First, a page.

“TO FULFILL ALL RIGHTEOUSNESS”
Matthew 3:13-15 “Then Jesus came from Galilee to the Jordan to be baptized by John. But John tried to deter him, saying, “I need to be baptized by you, and do you come to me?” Jesus replied, “Let it be so now; it is proper for us to do this to fulfill all righteousness.” Then John consented.
Why is Jesus so adamant about being baptized and exactly what did he mean when he said his reason was “to fulfill all righteousness”?
Additionally, this interaction during this baptism scene is only recorded by Matthew; the other gospel authors don’t even mention it. Why not?
The answer to this, simply put, was that Matthew was writing to a Jewish audience and they, unlike the Gentile audience being addressed by the other two synoptic writers (Mark and Luke) would be very confused as to why this Messiah would need to undergo baptism; a cleansing rite. Therefore Matthew goes into the details for their comprehension and he quotes Jesus’ stated reason as needing to be baptized “to fulfill all righteousness”.
Those Jewish readers, having the extensive background in Old Testament history and symbolism that they did, would then be able to make connections that Jesus’ life and ministry was to fulfill the Old Testament predictions, prophecies, and foreshadows they’d known and heard since childhood.
Very often Jesus spoke of these concepts related to himself and his arriving kingdom. The definitive example of this occurred on the Road to Emmaus (Lk.24) when the newly risen (and mysteriously unrecognized) Christ walked along with two down-trodden disciples, giving them a startling and concentrated Master’s level “survey class” on the Christological focus of the Old Testament culminating in his death and resurrection.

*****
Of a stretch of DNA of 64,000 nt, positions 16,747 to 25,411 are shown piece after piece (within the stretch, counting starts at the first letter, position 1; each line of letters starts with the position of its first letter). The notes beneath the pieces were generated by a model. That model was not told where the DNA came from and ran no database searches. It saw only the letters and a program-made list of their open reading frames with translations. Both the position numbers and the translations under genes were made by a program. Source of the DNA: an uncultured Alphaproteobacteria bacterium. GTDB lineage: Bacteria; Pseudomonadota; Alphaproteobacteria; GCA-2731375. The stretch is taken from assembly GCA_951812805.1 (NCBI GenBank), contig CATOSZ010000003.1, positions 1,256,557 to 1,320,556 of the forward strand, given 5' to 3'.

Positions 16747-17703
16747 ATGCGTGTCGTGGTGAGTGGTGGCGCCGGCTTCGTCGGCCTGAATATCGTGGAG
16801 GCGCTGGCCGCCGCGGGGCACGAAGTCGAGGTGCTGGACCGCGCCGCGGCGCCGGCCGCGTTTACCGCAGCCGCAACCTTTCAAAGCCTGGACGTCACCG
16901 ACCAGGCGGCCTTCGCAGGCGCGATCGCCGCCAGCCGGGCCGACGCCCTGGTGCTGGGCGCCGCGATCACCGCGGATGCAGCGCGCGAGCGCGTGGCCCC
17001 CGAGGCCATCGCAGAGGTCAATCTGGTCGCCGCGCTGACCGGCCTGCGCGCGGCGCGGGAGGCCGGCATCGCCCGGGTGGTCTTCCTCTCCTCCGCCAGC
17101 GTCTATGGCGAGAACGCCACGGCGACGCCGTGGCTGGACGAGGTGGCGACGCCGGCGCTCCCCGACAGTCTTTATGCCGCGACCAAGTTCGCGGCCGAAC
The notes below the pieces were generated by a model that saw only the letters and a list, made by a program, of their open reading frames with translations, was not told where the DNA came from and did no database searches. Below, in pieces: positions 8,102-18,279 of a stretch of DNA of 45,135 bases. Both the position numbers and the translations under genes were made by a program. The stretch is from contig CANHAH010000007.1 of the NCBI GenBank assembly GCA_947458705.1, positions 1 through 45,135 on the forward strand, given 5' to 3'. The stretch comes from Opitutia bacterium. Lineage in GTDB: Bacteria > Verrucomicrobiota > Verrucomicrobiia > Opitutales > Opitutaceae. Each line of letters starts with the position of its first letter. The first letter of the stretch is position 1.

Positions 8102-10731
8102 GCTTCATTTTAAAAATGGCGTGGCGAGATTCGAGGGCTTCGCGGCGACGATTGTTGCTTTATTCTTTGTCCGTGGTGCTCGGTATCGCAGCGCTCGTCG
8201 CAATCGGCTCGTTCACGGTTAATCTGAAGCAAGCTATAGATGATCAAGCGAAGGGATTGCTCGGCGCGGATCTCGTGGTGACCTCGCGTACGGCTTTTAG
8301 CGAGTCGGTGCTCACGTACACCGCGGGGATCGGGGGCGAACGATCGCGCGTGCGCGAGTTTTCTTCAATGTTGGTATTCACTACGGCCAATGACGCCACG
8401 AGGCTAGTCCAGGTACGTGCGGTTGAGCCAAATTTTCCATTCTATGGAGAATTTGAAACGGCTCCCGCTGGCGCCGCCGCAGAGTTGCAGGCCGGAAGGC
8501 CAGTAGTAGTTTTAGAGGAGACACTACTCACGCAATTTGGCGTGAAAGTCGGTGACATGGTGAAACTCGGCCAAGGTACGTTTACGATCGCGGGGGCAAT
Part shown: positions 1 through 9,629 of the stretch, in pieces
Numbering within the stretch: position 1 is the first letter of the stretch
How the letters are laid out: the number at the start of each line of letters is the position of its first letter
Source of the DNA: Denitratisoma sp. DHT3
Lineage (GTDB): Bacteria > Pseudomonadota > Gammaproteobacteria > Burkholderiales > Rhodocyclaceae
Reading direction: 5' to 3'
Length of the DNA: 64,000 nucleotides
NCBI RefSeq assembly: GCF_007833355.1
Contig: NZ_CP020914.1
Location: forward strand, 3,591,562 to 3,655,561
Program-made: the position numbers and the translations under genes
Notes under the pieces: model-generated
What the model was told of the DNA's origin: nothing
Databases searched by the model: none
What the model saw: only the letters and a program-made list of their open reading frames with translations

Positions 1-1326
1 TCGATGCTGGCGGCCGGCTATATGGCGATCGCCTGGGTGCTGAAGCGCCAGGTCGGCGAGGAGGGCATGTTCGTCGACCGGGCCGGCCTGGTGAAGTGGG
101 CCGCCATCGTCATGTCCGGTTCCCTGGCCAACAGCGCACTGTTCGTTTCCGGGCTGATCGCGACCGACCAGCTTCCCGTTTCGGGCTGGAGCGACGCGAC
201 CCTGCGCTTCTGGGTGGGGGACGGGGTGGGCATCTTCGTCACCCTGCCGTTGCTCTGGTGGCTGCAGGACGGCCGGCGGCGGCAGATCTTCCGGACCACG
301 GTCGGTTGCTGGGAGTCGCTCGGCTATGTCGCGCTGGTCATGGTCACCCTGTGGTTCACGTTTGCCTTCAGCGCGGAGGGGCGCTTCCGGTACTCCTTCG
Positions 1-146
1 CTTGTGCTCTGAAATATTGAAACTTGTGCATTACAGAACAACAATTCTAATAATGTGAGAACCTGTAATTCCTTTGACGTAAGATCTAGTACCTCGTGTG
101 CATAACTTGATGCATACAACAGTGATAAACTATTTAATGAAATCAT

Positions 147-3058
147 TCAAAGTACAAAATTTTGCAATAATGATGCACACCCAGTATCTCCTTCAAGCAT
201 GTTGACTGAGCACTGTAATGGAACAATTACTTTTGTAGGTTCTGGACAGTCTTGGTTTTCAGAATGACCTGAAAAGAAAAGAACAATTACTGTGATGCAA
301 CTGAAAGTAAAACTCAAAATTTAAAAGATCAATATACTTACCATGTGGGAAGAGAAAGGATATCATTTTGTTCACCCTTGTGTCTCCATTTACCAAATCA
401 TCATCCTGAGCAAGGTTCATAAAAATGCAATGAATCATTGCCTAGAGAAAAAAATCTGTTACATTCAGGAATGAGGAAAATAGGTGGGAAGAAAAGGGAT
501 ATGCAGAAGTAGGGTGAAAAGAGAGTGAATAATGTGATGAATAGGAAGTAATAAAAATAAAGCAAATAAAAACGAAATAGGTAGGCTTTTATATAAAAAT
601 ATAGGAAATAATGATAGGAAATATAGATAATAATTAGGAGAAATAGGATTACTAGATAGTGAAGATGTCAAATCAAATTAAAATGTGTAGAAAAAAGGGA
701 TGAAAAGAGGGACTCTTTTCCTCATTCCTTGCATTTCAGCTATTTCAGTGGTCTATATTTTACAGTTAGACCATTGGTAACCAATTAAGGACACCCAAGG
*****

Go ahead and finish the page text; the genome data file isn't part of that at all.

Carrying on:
Let’s not mistake this, for the Jewish readers would have been confused indeed.
So while John the Baptist’s message to the teeming crowds was to repent and be baptized, the Messiah Jesus did not need to repent, and therefore his act of participating in this signifying rite of cleansing was for a different reason altogether: It was “to fulfill all righteousness”.
And, as it turned out, all the previous sacrifices and attempts at achieving righteousness for God were only effective in that they pointed towards Jesus’ sacrifice, and his application of his righteousness on our behalf.
Matthew gets to the heart of this in his gospel. The word translated fulfill, the Greek word “pleroo”, is the same word used by Matthew sixteen times in his gospel biography, mostly related to messianic fulfillment of Old Testament prophecies. This word is most interesting as it appears in 5:17 where Jesus explains he did not come to abolish the Law and Prophets but rather to fulfill them.
Retrospectively, we’ve come to understand that this term “Law and Prophets” is a synecdoche; a part representing the whole. Of the whole Old Testament, in this instance, as it all related to Jesus and his embodiment and fulfillment of all prophecies, symbols, and foreshadows that pointed towards the future purification and righteousness that would only come from him by way of his death on our behalf.
This is why Jesus insisted on being baptized! It was for those lost and helpless crowds, for you, for me; for all of us who need Christ to make us righteous in God’s sight since we cannot do any of it ourselves.